Scientists are concerned 'zombie deer' disease could spread to humans

Expert spoke to lawmakers in Minnesota last week

By Michelle Ganley - Graham Media Group
Pexels photo

Experts told lawmakers at a state Capitol that chronic wasting disease should be treated as a public health issue and said human cases are likely to be “documented in the years ahead.”

The disease, sometimes referred to as CWD, causes infected animals to stumble around, drool and get aggressive toward humans they once feared. It's been called "zombie deer" disease because once infected, the deer are known to lose weight and become listless, among other strange behaviors. It's been said that it's impossible for hunters to tell when a deer has CWD. The neurological illness affects white-tailed deer, mule deer, elk and moose.

The spookiest thing about it though, isn’t the animals' resemblance to zombies -- it’s the fact that it’s an incurable prion disease, the website Popular Science said in a recent report. That means it's progressive and neurodegenerative.

The human link

To be clear, there haven't been any reported cases of chronic wasting disease in humans, said Michael Osterholm, the director of the Center for Infectious Disease Research and Policy at the University of Minnesota.

Still, Osterholm said, it's something to be cautious about, moving forward. Scientists don't want the disease to spread to or affect people, he said at the Minnesota state Capitol last week.

"It is probable that human cases of chronic wasting disease associated with consumption (of) contaminated meat will be documented in the years ahead," said Osterholm in comments published by USA Today. "It’s possible the number of human cases will be substantial and will not be isolated events."

CWD is deadly and has affected the deer population in at least 24 states and two Canadian provinces (scroll to the bottom for a full list).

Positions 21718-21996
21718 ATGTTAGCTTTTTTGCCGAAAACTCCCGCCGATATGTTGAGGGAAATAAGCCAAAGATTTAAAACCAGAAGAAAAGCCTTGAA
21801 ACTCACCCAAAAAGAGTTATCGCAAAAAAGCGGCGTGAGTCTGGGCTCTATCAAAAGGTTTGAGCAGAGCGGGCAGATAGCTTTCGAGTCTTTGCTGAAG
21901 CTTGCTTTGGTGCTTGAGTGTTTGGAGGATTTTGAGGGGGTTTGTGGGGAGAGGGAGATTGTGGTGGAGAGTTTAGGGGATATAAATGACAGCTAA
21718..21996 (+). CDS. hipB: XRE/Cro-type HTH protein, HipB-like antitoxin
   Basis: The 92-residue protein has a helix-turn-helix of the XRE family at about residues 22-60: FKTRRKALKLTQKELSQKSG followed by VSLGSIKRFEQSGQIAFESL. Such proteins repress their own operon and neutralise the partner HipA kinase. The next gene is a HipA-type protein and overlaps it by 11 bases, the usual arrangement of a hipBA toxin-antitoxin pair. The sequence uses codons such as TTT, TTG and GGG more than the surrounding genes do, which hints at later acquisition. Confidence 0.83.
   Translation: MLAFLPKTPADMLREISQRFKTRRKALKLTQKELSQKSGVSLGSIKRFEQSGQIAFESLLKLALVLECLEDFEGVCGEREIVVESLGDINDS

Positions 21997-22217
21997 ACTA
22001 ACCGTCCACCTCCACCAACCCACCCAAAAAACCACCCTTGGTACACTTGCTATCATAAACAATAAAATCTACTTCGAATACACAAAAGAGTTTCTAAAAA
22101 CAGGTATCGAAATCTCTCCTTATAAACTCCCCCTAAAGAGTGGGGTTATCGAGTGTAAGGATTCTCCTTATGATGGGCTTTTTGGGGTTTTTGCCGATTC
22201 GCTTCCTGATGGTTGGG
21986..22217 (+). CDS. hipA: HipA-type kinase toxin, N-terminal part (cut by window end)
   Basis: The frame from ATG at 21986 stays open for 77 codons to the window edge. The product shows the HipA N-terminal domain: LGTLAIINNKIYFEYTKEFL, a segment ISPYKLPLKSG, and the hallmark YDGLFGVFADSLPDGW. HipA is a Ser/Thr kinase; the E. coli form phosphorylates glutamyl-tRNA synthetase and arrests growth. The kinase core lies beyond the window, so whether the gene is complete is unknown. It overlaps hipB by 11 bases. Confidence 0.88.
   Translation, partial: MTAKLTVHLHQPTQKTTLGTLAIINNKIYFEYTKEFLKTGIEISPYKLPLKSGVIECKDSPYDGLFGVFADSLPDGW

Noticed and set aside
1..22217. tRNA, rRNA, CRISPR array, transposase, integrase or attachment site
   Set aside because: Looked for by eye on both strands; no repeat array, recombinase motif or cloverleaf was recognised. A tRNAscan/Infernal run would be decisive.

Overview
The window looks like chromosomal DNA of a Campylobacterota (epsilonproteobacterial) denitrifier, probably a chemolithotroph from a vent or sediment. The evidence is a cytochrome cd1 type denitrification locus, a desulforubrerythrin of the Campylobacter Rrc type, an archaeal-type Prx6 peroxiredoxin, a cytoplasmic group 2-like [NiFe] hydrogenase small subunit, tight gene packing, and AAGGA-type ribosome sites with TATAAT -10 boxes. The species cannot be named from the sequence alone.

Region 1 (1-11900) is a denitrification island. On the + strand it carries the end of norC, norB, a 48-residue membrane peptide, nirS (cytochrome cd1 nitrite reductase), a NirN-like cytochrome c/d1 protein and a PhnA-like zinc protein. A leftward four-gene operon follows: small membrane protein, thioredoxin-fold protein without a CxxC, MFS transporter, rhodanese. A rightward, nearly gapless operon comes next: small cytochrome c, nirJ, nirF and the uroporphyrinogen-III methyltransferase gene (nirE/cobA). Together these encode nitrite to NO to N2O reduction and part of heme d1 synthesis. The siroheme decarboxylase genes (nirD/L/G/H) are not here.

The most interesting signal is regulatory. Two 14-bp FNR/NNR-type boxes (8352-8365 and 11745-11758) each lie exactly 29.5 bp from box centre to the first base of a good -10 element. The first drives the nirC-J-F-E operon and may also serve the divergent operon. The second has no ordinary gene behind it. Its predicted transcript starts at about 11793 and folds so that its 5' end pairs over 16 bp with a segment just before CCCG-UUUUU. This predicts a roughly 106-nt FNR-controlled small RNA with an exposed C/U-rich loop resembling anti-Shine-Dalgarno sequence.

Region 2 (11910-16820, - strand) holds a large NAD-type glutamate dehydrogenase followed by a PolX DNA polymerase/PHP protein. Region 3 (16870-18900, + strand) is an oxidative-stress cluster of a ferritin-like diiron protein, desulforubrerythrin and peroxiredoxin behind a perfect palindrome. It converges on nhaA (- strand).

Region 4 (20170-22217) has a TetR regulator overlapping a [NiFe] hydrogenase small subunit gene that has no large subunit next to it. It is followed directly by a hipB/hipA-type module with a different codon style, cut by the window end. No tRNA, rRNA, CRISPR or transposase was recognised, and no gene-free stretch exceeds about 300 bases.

What to do about it

No vaccines or treatments are available at this time. CWD spreads from animal to animal and also through contaminated drinking water or food, according to published reports.

A couple states have started working on prevention measures to combat the spread of the disease. In North Carolina, anyone transporting animals from the deer family -- as in, carcass parts -- into the state must follow processing and packaging regulations. In Indiana, the state has been monitoring for cases, although testing isn't mandatory, USA Today reported.

In some Indiana counties, state officials are asking hunters to have their harvested deer tested for the disease.

Other things to know

"In the meantime, if you hunt (or eat meat that others have hunted for) in one of the infected areas, the (Centers for Disease Control and Prevention) doesn’t necessarily say you can’t eat your venison," the Popular Science report reads. "They do recommend you not eat any animals that look sick or are acting strangely and to minimize touching the organs as much as possible (especially the brain and spinal cord). You can also, in some states, get the meat tested by contacting your local wildlife authority. Beyond that, it’s up to you to decide whether the risk is worth it. This is untrodden territory."

CWD, for what it's worth, isn't exactly new. It was first discovered in 1967.


Where has it been found?

Depending where you get your information, CWD is either in 24 or 25 U.S. states. Here's a list from a Texas Parks and Wildlife fact sheet:

  • Texas
  • Michigan
  • Virginia
  • Colorado
  • Wyoming
  • South Dakota
  • Nebraska
  • Montana
  • Wisconsin
  • New Mexico
  • Minnesota
  • Oklahoma
  • Illinois
  • Utah
  • New York
  • West Virginia
  • Kansas
  • Missouri
  • North Dakota
  • Maryland
  • Iowa
  • Pennsylvania
  • Ohio
  • Mississippi
  • Arkansas

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